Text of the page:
This year is the first year that we haven’t done some kind of mini-skit in our garage for Halloween in maybe five years. It grew into quite the event; we had ~120 kids last year. One of the little boys a few doors down drew a huge, 20-foot arrow leading toward our house so his little brothers would know where the cool house was. Last year was FrankenLee, Raymonster, and De-gor.
This year, I set up with a humble bowl of candy in the front driveway of my friend’s house. I had intended to get some deep-frying done the night before, but ran out of go juice. So I’m standing around outside in perfect weather, passing out candy and deep-frying pumpkin donuts, crab rangoons, and fried pickles, and drinking Peach Cobbler in a Cup, by which I mean Jackie’s hot peach wine recipe. Gotta say it, pumpkin donuts go really well with sugar glaze and peach wine.
Total number of kids this year: 15. Which includes a) my daughter, b) the friend I’m living with, her daughter, and c) our other friends’ daughter. We did have two kids stop by twice, though, which was good. One of them was six years old, IRON MAN, with glow in the dark bracelets up and down his arm. The first time, he’s with his jaded teenaged sister, who is convincingly dressed as a zombie victim, complete with bullet wound to the forehead and is talking on her phone about yeah, she’s taking her little brother trick or treating and it is so laaaaaaame.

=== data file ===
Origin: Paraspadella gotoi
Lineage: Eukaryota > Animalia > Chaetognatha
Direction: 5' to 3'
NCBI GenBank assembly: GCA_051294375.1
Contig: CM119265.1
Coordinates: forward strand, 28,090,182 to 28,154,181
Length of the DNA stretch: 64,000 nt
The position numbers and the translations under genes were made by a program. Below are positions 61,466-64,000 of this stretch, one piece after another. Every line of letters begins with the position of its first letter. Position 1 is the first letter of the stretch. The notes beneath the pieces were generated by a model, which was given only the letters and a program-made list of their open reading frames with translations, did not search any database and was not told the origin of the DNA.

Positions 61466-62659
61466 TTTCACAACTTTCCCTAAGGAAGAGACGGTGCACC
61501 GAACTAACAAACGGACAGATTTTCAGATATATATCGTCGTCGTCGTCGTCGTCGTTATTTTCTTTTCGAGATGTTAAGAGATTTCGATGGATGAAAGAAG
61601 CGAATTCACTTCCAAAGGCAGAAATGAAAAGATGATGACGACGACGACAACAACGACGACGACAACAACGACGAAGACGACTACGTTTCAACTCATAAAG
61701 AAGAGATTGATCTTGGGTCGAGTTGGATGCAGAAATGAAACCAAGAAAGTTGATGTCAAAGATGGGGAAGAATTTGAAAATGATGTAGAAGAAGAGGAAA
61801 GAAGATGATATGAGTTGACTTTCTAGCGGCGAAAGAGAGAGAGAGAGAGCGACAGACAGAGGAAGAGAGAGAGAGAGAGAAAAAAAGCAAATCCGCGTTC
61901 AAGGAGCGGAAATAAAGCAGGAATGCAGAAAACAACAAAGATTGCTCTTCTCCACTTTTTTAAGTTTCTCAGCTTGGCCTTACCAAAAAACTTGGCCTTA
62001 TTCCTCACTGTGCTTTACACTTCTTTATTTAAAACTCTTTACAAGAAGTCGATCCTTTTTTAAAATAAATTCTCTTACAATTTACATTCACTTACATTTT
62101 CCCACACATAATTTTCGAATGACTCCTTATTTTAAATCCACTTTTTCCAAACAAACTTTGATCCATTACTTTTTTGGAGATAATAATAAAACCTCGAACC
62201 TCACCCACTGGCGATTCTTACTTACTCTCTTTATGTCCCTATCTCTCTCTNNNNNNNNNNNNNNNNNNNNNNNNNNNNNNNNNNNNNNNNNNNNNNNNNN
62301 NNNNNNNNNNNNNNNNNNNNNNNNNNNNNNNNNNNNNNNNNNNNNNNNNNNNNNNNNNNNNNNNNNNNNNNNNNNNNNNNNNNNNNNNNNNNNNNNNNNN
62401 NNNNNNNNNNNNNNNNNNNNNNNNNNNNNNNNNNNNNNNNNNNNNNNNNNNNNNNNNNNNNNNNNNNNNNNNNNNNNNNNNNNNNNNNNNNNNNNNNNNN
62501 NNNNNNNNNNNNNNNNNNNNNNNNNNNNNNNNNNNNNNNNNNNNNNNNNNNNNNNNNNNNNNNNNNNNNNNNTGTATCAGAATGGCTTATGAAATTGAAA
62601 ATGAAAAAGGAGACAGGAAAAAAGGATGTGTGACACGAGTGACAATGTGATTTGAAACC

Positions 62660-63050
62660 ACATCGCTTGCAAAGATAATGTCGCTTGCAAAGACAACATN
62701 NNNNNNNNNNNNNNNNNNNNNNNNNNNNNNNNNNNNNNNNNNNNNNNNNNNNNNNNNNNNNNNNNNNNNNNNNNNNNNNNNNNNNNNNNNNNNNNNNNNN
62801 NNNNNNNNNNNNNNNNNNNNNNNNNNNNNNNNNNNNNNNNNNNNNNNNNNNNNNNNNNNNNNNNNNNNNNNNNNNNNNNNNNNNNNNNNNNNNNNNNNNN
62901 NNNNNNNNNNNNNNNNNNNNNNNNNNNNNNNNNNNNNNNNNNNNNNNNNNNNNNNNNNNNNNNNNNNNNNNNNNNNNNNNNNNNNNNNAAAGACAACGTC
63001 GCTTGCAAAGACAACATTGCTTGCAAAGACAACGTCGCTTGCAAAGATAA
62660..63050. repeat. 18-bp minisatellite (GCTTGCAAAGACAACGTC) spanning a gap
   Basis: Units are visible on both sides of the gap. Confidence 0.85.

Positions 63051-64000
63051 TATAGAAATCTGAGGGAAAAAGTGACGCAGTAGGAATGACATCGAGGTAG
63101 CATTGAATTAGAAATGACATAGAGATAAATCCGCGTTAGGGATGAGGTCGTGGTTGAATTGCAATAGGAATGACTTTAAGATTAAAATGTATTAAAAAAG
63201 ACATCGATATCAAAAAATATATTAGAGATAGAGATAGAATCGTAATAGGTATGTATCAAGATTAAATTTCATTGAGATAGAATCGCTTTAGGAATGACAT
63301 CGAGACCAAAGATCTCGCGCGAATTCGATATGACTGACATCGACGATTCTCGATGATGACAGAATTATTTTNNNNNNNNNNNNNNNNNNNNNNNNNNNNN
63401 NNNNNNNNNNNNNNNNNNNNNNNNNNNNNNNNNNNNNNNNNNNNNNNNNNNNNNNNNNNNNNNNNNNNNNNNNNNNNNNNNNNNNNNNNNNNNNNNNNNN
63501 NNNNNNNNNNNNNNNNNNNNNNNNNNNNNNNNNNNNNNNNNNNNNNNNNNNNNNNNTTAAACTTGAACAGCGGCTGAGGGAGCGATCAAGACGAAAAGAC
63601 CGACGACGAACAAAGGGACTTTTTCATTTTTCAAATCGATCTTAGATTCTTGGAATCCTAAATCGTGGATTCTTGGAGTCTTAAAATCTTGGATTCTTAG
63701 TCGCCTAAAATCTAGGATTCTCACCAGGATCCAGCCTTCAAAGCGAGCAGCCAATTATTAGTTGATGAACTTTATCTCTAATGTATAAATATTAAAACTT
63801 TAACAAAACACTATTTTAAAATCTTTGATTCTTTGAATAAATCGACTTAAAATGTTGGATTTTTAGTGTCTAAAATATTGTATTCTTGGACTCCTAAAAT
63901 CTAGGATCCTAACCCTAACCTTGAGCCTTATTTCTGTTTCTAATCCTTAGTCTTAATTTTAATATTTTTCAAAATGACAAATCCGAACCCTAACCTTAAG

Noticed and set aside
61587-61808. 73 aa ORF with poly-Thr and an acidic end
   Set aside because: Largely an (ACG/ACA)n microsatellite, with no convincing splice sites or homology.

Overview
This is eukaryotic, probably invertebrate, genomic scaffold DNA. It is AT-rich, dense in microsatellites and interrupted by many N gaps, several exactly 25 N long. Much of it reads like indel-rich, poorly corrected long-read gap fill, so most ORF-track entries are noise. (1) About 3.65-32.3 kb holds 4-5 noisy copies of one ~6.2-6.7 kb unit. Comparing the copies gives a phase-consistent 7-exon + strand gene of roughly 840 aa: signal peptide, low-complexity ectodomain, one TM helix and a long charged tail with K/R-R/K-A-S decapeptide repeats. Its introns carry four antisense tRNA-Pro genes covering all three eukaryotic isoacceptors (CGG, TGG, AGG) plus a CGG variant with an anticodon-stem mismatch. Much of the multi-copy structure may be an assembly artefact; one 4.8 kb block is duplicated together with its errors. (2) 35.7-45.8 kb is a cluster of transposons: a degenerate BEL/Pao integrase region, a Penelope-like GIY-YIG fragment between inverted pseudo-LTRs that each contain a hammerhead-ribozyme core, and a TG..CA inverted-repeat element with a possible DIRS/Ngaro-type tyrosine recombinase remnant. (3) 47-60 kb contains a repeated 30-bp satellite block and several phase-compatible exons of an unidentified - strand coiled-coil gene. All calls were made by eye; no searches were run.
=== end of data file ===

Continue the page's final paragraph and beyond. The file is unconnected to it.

The kid comes up to me, his arms shaking a little, holds out his pumpkin candy collector.
“You have to say the words,” his sister says, still on the phone.
“Ick or eat.”
“Good job,” I say.
I gave the little kid candy, the older sister refuses to take any, they thank me and leave.
Later, the kid returns with his magnificently dreadlocked father, leonine and dignified, who marches the kid up to the driveway and said, “He says he’s already stopped here and got candy but…”
“Yay!” I say. “He can totally have some more, I have way too much left.”
The kid looks at me. I say, “Say your words.”
“Trick or treat!”
Much more confident.
“Good job.” I give him as much candy as I can grab with one hand.
Immediately, he’s like two inches taller, strutting down the sidewalk while the dad rolls his eyes. “Have fun!” I say.
Later, after the deep frying set up is broken down and we’ve retreated into the house, the older sister comes back with a friend, who is dressed up as a teen witch or something. They hold out a single black cadet’s cap with two pieces of candy in it, so I dump two huge handfuls of candy in it. Lee bought about half as much candy as we would have needed, maybe a third of what we would have actually bought, for the old house. I got plenty to hand out sugar to a couple of teenagers.
Every time the doorbell rings I cheer.